Current State of The Tropical Pacific Ocean: El Nino and La Nina

If you read this blog with regularity, you know we focus a lot on long range weather patterns and prediction of said patterns.  We've been under the influence of an El Nino, for the past several months.  However, this is rapidly changing.  Below is a map that shows current sea surface temperature anomalies:

As you can read from the legend, the yellow, orange, and red colors indicate warmer than normal sea surface temperatures.  That small yellow stripe across the equatorial Pacific Ocean is what is left of our El Nino.  After two really dry Winter's here in Southern Colorado, El Nino blessed us with adequate snowfall and more than adequate snowfall for some places.  This was courtesy of the southern branch of the jet stream being active.  The typical El Nino pattern is pictured below:

Notice how it keeps the southern tier of the country pretty wet and cool.  Southern Colorado was on the northern fringe of the active storm track and reaped some of the benefits.  Now some would say that it didn't benefit us at all.  Colorado Springs only picked up 32" of snow for the Winter and Pueblo only 29".  Granted, those totals are below normal, but not as below normal as last Winter.  Plus, we have seen some decent rain this Spring, and that has helped to keep the drought away.

In fact, the only droughty spots in the state reside in parts of the northern mountains and the northwest part of the state.  Otherwise, we are in pretty good shape.  Good news, as we continue to head through Spring...

However, I am afraid of what may happen later in the Summer and into the Fall and Winter season of 2010.  El Nino is going to go away, and be replaced by the drought producing La Nina.

The graph above illustrates how quickly and dramatically El Nino is likely to come to an end.  Notice how all of the red lines drop to below normal sea surface temperatures and in a pretty noticeable fashion.  If the above model forecast is correct, we should slip into La Nina conditions somtime in July.  I believe the above model forecast to be correct.  Why?  If you go back and read my previous post on the PDO and AMO, you will understand:  Simply put, the current state of the PDO supports more frequent and long lasting La Nina's.  Not good for Southern Colorado.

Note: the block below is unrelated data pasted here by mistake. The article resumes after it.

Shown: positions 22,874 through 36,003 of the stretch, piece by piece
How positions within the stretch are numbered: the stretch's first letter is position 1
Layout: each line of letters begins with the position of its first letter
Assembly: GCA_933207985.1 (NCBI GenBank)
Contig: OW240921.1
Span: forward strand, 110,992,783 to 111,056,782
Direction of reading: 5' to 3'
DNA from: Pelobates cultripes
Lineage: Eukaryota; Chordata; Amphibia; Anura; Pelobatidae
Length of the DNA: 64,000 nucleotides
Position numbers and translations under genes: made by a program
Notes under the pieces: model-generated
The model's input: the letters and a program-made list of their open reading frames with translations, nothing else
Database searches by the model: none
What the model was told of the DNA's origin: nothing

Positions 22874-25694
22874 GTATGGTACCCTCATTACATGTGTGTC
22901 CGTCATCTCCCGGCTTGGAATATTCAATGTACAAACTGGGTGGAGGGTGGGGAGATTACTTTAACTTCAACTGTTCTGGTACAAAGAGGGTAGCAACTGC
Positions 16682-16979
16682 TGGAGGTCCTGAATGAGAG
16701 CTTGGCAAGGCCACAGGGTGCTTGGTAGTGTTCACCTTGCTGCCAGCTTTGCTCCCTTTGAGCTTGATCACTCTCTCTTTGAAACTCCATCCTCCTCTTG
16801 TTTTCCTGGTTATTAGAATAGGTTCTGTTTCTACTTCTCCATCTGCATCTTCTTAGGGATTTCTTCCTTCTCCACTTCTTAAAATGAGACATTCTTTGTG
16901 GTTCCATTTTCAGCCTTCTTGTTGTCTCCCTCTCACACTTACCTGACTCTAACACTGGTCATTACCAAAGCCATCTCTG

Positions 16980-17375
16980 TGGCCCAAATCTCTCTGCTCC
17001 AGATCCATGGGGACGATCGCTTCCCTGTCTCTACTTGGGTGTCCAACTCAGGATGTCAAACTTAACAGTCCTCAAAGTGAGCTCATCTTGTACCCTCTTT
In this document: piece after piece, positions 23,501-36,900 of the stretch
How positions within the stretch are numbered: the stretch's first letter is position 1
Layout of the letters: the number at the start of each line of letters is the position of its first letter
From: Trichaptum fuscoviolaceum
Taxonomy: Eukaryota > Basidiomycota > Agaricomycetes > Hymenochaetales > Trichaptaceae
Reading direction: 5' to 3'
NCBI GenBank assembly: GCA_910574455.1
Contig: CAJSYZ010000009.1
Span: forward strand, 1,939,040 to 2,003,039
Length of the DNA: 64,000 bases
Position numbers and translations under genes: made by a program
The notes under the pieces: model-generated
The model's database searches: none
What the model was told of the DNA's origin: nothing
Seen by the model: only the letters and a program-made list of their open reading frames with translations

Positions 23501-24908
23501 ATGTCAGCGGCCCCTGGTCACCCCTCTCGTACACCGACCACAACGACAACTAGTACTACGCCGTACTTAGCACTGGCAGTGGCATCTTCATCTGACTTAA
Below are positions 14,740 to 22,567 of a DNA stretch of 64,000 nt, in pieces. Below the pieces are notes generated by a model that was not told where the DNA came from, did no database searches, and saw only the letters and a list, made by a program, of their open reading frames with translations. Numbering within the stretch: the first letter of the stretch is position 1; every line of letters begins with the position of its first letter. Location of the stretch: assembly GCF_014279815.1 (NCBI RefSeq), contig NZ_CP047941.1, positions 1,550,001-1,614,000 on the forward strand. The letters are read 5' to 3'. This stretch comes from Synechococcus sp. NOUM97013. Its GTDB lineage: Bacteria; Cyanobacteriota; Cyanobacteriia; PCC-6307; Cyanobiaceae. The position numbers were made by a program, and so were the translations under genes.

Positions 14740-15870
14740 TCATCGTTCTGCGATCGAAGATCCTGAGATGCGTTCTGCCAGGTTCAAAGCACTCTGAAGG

As you can see, the La Nina favored pattern includes a big blocking ridge of high pressure, that sends most of the good storms to our north.  We see a lot of downsloping wind, dry air, and subsequent drought is easy to achieve.  The Winter's of 2005-06, 2007-08, and 2008-09 were influenced by La Nina conditions and our snowfall totals sufferred.  Unfortunately, I see La Nina coming back and bringing the potential for a dry and hot late Summer, dry and windy Fall and Winter.  Can we get enough early monsoon moisture to offset this trend?  That is the wildcard, in which I am not yet sure.  Should know in the next month or so though...  Stay tuned.

Chief Meteorologist Brian Bledsoe


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  • by James Sperry Location: Westcliffe,CO on Jun 15, 2010 at 10:25 AM
    Is there any update on whether we are going into a La Nina or staying in the El Nino.
  • by Troy Location: Kit Carson on May 19, 2010 at 01:35 PM
    Thanks for the bad news Brian. I sure hope you are wrong but I am sure that never happens. Why is it that droughts seem to last longer than wet years? Or is it just our climate; dry most of the time (drought) then we get lucky with a wet year or two? We obviously live in a state of extremes that always seems to average out in the long run. Imagine that. By the way, did you get the pictures of the storms I sent you?
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